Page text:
Of course, it’s ideal if you can write these as SMART goals and get as specific as possible with your objectives. For example, instead of just ‘reach more stakeholders’, you might aim to reach 50 different stakeholder groups in total, or three totally new stakeholder groups you’ve never reached before.
2. Identify Stakeholders
Keeping your objectives in mind, it’s time to record your stakeholder list — that is, all the stakeholders that may be impacted by, have an influence on, or an interest in the project. You might end up with quite a long list of individuals, groups, and organizations.
Then you’ll need to hone in on your key stakeholders that you must engage with to achieve your outcomes, and can realistically do so with the time and resources you have. If you’re not yet sure who your key stakeholders are, don’t worry too much, as this will become clearer in step 3.
3. Analyze & Map Stakeholders
Now it’s time to get to know your stakeholders a little better. Start with some general stakeholder analysis and note down the characteristics you know about each stakeholder or group, such as their level of impact/influence, their interests, demographics, location, relationships, engagement preferences, and more. This data can allow you to:
- Conduct stakeholder mapping
- Organize your stakeholder lists and make them more manageable
- Group stakeholders together for efficient, relevant communication
- Determine which stakeholders you need to focus on (and when)
You could start by noting these details in a table or spreadsheet, similar to above. But ideally, you’ll have a stakeholder tool or software where you can easily record this information and produce visualizations that you can include in your plan.
4. Plan Engagement Activities & Communication
Groups targeted, information disclosed, engagement format
|Responsible Team Member
With all the foundations in place for your stakeholder engagement, it’s time to plan the activities and communication that will engage each key stakeholder group, in line with your objectives. Note down who you plan to target, what information you will disclose, and in what format you’ll reach them, along with the team member responsible for the task and when it will take place. In your plan, this might look a little like the table template above.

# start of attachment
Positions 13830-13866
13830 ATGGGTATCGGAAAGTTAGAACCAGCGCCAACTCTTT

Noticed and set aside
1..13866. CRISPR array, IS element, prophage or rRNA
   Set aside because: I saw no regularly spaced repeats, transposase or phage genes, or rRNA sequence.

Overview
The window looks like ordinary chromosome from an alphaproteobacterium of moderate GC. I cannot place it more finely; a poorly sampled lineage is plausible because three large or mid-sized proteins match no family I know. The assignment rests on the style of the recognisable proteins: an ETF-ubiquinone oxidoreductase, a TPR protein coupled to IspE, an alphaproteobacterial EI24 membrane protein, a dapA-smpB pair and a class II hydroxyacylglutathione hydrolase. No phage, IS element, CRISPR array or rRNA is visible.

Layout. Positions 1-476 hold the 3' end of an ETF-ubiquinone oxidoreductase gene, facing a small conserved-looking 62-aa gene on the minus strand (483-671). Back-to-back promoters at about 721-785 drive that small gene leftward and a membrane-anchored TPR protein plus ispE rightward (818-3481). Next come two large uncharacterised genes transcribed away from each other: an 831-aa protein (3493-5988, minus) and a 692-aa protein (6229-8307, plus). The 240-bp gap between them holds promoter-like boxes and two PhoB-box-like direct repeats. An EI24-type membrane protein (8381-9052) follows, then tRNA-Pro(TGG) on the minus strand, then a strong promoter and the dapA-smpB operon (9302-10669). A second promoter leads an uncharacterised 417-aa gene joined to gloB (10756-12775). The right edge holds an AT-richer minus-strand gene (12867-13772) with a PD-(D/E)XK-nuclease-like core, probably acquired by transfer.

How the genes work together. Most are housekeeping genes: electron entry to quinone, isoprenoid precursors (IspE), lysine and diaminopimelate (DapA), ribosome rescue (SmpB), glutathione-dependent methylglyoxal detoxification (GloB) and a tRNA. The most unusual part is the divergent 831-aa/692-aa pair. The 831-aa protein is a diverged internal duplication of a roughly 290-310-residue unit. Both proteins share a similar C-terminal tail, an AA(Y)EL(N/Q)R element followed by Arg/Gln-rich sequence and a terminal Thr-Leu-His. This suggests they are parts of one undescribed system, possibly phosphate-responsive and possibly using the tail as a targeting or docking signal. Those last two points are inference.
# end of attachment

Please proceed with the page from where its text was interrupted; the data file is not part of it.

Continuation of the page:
Some tips for planning your engagement activities include:
- Consider using a mix of traditional engagement methods and digital communication methods
- Tailor your message and format to different stakeholders so it’s relevant and accessible
- Consider a more hands-on or individualized approach, as well as greater frequency of activities and communications for key stakeholders
- Provide opportunities for stakeholders to respond with feedback, comments, and questions
- Make sure you listen to to your stakeholders, respond to issues, and engage in conversation where appropriate
5. Report, Reflect, Adjust
Finally, your stakeholder engagement plan should include a short section to outline how you plan to track, evaluate, and report on your engagement — and who you need to report to.
For instance, every quarter, you may generate a stakeholder engagement report that shows what activities were undertaken, what stakeholders were reached, and any other outcomes. This could be used for internal reporting, and/or to show stakeholders how their feedback is being used. For instance, a collection of survey responses or comments may be linked to a specific decision, action, or change to the project.
Not only that, but you should regularly evaluate your engagement, adjust your plan, and keep your stakeholder lists up to date — with the goal of ongoing learning and improvement.
Simplify with Stakeholder Engagement Software
All you really need to get started with engaging stakeholders is this super simple plan. But it’s much easier to implement a stakeholder engagement plan when you have the right software to support the process, right from the start.
Simply Stakeholders has you sorted with features like stakeholder lists, record keeping, analysis, mapping, communications integrations, reporting, issues/sentiment tracking, tasks, automations, and much more.